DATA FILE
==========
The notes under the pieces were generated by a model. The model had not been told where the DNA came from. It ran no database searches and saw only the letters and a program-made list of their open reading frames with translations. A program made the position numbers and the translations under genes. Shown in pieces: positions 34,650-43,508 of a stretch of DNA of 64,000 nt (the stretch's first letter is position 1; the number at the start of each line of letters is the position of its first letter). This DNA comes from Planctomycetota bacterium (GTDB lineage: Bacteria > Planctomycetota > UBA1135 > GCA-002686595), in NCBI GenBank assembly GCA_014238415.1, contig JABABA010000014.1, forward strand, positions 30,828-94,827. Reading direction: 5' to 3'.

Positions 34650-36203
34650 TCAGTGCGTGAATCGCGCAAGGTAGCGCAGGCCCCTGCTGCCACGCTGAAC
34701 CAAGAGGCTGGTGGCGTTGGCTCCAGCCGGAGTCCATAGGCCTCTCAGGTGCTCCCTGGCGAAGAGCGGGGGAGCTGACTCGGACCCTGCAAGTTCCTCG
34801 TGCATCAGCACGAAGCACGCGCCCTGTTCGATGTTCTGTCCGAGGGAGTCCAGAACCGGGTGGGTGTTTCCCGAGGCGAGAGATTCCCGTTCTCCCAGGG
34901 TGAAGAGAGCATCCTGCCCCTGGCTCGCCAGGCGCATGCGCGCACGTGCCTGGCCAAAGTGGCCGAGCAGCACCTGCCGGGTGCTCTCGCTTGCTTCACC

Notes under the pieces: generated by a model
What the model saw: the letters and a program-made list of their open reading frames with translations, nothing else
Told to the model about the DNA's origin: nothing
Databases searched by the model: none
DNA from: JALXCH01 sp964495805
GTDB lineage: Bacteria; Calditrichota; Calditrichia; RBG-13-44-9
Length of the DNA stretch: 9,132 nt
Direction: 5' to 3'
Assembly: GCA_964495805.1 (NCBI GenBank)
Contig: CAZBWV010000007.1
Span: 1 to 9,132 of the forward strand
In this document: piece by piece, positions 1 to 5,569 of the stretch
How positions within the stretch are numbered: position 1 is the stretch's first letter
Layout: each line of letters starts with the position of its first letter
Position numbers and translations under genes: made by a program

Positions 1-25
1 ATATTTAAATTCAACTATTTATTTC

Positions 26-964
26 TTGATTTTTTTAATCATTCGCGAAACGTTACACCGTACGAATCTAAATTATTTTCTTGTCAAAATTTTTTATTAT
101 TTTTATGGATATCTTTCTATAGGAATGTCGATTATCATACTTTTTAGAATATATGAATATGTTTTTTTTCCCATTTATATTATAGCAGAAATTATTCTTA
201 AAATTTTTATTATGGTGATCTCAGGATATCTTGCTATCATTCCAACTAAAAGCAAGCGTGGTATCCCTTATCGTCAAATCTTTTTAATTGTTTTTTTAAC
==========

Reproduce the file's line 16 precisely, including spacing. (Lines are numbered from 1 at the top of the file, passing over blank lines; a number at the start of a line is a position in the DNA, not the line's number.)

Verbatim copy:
Contig: CAZBWV010000007.1